Patients should not take a larger dose or take it more often or for a longer period of time than prescribed. The NIH advises that if you miss a dose, take it as soon as you remember, unless it is very close to the time for the next dose. Then, skip the missed dose and continue the regular schedule. The dosage may be increased by the doctor, but should not be increased by the patient.

It is also important not to suddenly stop taking tramadol, according to the NIH. Doing so may cause withdrawal symptoms, such as nervousness, panic, sweating, difficulty falling asleep, runny nose, chills, nausea, diarrhea and hallucinations. Your doctor will likely decrease your dose gradually.

Children younger than 12 should not take tramadol, according to 2017 rules from the Food and Drug Administration (FDA). "Our decision today was made based on the latest evidence and with this goal in mind: keeping our kids safe," Dr. Douglas Throckmorton, deputy center director for regulatory programs at the FDA's Center for Drug Evaluation and Research, said in a statement.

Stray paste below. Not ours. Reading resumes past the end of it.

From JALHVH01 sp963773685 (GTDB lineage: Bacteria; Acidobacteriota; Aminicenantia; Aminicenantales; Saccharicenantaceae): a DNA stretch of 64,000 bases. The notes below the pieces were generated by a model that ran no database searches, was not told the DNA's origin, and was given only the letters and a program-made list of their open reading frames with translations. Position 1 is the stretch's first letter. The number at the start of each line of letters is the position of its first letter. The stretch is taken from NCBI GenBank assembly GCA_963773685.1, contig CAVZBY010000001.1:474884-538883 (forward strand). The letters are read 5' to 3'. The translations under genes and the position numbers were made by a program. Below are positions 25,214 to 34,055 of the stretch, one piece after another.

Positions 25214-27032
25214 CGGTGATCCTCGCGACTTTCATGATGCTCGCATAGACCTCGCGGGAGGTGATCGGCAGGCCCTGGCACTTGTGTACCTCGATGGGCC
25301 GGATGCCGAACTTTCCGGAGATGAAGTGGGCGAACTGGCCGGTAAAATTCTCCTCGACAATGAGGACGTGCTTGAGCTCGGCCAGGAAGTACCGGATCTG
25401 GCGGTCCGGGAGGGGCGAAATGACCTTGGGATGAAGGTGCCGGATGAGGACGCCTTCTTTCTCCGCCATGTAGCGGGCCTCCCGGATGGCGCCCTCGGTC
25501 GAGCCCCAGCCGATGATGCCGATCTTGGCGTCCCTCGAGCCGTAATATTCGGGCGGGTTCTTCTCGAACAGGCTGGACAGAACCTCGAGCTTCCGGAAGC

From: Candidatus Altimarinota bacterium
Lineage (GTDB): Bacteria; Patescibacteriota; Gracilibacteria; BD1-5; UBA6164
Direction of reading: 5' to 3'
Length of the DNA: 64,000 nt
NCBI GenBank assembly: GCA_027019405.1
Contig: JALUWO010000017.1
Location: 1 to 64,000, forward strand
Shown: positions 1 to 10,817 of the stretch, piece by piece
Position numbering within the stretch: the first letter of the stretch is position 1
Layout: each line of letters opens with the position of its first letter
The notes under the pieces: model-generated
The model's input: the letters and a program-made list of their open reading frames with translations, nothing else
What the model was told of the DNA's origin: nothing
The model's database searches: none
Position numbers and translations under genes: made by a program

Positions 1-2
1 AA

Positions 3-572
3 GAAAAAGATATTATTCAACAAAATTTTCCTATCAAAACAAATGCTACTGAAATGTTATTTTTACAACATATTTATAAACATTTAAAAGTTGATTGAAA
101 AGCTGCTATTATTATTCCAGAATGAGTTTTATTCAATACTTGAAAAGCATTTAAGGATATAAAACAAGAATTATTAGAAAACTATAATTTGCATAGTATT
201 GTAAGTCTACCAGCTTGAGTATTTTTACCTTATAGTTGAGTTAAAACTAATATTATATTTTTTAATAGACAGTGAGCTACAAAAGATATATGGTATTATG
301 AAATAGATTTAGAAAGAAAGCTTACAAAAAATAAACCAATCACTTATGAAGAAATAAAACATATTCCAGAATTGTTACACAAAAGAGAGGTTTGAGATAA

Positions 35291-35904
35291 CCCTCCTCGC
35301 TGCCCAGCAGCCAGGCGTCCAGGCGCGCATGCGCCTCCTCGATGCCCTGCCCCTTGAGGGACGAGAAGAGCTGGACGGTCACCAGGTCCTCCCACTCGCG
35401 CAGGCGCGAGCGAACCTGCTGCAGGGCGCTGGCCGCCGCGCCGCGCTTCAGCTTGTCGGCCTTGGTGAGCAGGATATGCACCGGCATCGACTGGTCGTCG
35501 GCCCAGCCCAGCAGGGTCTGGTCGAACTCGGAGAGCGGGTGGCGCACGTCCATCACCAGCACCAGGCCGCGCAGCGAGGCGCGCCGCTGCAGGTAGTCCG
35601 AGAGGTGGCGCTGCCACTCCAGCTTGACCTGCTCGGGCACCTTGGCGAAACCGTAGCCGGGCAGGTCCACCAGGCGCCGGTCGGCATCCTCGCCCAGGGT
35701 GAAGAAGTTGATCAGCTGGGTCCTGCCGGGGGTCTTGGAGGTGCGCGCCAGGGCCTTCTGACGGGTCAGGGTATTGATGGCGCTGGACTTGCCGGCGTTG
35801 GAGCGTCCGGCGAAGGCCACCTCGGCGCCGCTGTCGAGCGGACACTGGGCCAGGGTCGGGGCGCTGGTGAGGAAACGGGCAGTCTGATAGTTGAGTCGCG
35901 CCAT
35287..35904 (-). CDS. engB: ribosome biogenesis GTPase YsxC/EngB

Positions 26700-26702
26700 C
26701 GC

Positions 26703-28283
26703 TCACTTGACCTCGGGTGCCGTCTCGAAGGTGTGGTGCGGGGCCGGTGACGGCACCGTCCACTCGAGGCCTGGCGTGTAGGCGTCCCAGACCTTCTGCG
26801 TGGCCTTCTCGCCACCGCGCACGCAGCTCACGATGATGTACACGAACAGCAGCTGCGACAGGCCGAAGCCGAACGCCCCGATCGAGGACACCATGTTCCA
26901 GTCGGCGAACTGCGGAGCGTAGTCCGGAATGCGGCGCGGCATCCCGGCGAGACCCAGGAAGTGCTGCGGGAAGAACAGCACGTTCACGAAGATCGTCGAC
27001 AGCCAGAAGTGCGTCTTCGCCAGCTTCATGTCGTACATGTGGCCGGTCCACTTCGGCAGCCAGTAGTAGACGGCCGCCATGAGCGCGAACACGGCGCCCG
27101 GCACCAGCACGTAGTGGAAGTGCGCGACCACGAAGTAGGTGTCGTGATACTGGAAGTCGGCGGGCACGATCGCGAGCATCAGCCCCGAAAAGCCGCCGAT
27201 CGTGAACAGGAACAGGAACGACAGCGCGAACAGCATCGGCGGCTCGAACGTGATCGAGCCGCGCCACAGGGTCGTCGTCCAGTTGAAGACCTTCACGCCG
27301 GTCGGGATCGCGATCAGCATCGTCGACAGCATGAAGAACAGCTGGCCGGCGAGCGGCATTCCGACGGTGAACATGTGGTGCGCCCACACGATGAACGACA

Side effects

As noted, tramadol can interact with drugs that affect serotonin levels, such as antidepressants, sometimes leading to serotonin syndrome, described as uncontrollable shaking, altered mental status, rigidity and high body temperature, Nelson said. 

Seizures have been reported both in animals and humans taking tramadol. Seizures can happen even at recommended doses, but are more common if a person misuses or overdoses on the drug, or if tramadol interacts with another drug, especially antidepressants, according to a 2009 study published in the journal Psychiatry.

Common side effects of tramadol include:

  • Abdominal problems, such as diarrhea, constipation, nausea, or stomach pain
  • Depression, including feelings of sadness and discouragement
  • Skin problems, such as itchiness, rash, or sweating
  • General aches and pains in the muscles and joints

Some side effects are more rare than others, such as:

  • Swollen joints
  • Weight changes
  • Severe headaches
  • Falling down
  • Confusion
  • Severe cough

Some rare side effects warrant a call to the doctor. These include:

  • Blisters under the skin
  • Blood in the urine
  • Chest pain
  • Convulsions
  • Seizures
  • Darker urine
  • Fainting
  • Indigestion
  • Numbness in the extremities
  • Yellowed eyes or skin


Tramadol is increasingly prevalent as a drug of abuse, possibly because other opioids are becoming difficult to obtain, Nelson said.